Val Kalende, a popular Ugandan LGBT activist, has declared on National TV that she is no longer a lesbian and is withdrawing from further involvement in LGBT activism.
Her statement came during a Prayer Crusade hosted by Pastor Buggingo at Canaan Land in Uganda.
Kalende is widely known for her LGBT advocacy work both within and outside Uganda. Various international and local publications such as Huffington Post, Newsweek, and Daily Monitor, to name a few, have written about her life and work.
Kalende, who identified as lesbian since 2002, was in a committed relationship with her partner up until when threats forced her partner to flee the country. Since then, she has been very open and public about her life and work.
In 2005, she started working with Freedom and Roam Uganda, an LGBT rights organization in Uganda.
Reasons for her sudden public denunciation of her sexual orientation and her intended departure from LGBT activism still remain sketchy, but rumors have it that her actions might have been prompted by some disagreements with fellow activists in Uganda who threatened to cause her harm.
Mirakel Rakkaus Hossy, a Ugandan-based human rights activist who said that he knew Kalende, blamed her decision on the lack of unity amongst LGBT activists in Uganda.
He wrote in response to an online allegation that Kalende is a fraud:
“Us who got the opportunity to know Val, we can’t say she was fraud. We even know some of the girls she dated. There is so much hate within the Ugandan LGBTI community, the infighting, And fellow activists saying lies about one another . We cannot ignore all these things. May be this also led her to leave the community that she loved so much and, if you listen to the whole interview, she says she was being threatened by fellow activists. If you don’t know her there is so much information about her work that you can find on the internet . The late David [Kato] and her are some of the people who did so much and risked their own life for the community. Maybe we need to find out what caused this rather than blaming her. Let us also address the hate within the community itself.”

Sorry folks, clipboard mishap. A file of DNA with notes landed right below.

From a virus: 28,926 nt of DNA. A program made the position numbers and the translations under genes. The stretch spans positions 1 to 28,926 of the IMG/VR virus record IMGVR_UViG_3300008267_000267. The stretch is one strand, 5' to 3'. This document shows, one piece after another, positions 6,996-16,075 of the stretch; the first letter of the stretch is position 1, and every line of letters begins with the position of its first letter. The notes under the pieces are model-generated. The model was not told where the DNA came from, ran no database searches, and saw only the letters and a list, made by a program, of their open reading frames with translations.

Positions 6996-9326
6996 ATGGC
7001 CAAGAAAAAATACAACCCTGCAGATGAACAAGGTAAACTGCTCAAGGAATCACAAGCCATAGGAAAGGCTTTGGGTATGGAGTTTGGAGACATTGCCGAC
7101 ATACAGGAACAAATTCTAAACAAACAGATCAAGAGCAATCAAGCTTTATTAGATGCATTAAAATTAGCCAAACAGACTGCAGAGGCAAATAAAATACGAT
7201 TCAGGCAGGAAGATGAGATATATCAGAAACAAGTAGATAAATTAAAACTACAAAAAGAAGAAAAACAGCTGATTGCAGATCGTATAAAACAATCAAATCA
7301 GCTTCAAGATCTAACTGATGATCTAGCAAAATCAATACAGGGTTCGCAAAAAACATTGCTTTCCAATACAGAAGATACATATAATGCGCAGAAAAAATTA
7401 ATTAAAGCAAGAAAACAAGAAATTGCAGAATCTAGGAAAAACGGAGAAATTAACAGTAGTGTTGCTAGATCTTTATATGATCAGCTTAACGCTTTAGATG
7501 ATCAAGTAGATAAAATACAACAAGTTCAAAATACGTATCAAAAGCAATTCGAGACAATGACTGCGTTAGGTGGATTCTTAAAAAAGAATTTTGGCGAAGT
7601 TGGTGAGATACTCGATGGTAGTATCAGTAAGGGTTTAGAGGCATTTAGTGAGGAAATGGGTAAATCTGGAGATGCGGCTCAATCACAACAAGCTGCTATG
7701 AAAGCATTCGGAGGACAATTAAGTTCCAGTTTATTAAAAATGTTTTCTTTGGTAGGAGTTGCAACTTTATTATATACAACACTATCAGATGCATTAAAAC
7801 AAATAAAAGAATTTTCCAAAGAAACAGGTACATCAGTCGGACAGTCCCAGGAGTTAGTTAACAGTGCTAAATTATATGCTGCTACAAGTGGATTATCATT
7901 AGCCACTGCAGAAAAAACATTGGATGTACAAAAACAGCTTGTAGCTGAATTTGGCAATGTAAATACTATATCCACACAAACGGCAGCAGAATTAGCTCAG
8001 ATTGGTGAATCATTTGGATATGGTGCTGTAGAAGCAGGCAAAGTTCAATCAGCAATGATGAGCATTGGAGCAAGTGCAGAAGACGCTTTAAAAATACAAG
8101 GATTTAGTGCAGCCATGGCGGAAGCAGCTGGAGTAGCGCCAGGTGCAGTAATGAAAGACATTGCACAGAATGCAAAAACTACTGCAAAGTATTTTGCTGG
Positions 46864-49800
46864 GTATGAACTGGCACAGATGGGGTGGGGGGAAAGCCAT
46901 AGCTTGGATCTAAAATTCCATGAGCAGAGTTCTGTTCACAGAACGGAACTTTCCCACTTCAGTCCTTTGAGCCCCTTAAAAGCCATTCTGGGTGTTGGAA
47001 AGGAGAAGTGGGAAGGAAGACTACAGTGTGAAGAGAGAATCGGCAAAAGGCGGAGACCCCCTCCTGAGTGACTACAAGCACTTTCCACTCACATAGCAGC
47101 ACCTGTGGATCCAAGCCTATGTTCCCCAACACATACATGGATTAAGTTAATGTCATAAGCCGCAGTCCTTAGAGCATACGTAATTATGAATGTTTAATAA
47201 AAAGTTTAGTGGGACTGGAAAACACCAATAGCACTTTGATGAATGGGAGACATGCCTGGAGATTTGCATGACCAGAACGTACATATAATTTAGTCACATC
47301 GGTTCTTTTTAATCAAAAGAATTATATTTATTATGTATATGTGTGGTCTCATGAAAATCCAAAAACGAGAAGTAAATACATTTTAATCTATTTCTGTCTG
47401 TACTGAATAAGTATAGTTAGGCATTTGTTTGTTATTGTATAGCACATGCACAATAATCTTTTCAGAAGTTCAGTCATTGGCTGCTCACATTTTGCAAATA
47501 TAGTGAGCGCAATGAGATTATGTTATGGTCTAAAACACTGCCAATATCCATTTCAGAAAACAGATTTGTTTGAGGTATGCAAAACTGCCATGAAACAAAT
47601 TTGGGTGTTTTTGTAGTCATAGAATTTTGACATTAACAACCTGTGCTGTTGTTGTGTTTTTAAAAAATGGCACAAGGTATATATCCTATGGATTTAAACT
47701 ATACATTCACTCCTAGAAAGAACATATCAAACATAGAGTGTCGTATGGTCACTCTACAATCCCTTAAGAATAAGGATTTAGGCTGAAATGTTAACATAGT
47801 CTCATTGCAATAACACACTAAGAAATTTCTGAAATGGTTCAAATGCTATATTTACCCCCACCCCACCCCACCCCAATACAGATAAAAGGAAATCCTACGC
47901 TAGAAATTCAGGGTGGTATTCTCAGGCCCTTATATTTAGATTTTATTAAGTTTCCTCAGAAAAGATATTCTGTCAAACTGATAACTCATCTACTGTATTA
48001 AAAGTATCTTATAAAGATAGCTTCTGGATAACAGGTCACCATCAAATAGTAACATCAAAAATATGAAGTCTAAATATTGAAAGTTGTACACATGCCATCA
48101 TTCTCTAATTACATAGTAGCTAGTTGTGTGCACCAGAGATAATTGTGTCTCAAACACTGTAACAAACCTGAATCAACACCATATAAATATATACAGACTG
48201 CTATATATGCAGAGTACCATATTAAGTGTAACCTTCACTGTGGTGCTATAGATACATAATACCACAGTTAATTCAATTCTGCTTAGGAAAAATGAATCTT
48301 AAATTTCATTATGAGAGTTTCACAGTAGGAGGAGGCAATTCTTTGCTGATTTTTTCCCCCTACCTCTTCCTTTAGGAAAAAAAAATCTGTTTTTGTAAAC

Since the circulation of the video, no organization in Uganda has given a public statement on the issue.
Indeed Kalende has been a strong voice to reckon with when it comes to LGBT activism in Uganda, and her latest utterances are sure to come as a huge shock to many who have had the privilege of working with her during her activism days.
Her “conversion” from being a lesbian, if true, would contradict the general knowledge than sexual orientation is inbred from birth, rather than a choice. However, if she were born bisexual, she could easily switch her emphasis from same-sex attraction to opposite-sex attraction, which is more likely what has occurred in her case.
Unfortunately, her statement will likely be used by Christian fundamentalists to claim that sexual orientation is a choice and that anti-gay “conversion therapy” is a valid option rather than a trauma-producing sham.
Here is a transcript of what she said in the video, which you can watch below.
“I am a graduate of Makerere University School of Journalism. After graduating I worked for the Daily Monitor with the Society features and entertainment. Around that time was also the era of LGBTIQQ movement building in Uganda (the group known colloquially as “abasiyazi” in Luganda).
One thing that astounds me is how the evil one plays with our life. My mother was a staunch Christian. I was brought up by Bible-carrying Christians. I consider myself a staunch Christian too. We were well off. In the 80’s when the Pentecostal Church gained roots in Kampala Capital City Authority, fellowships were a popular way of joining in prayers to give glory to God. We used to hold fellowships at our home grounds.
I am not surprised this change has come over me. My family still prays fervently. I am sure they have kept on praying for me to change. This is a work of God. Not my own doing.
I was the black sheep of the family. My family was angry with me for being a lesbian. My uncles, aunties, cousins, nephews and many friends had rejected and disowned me.
I was orphaned around 16-17 years old. Both of my parents passed away due to HIV/AIDS before the time when ARVs were discovered. My mother passed away later after my father. I was seconded to another home. It is at this home where I got introduced to same-sex sexual intercourse.
I did so well in school and was admitted to one of the best girls’ college in Uganda. I joined St. Joseph Nsambya and while there met many girls who practiced same-sex sexual intercourse.
I met and made many friends and I knew or was part of the lesbian rings. But, I am surprised almost all of them are married, have thriving happy families and grown up children. Yet, here I am still under that burden of being a lesbian. The girl who I could call my first cut at 17 years is happily married and has a family. All I got out of being a lesbian is being a rebellious child.”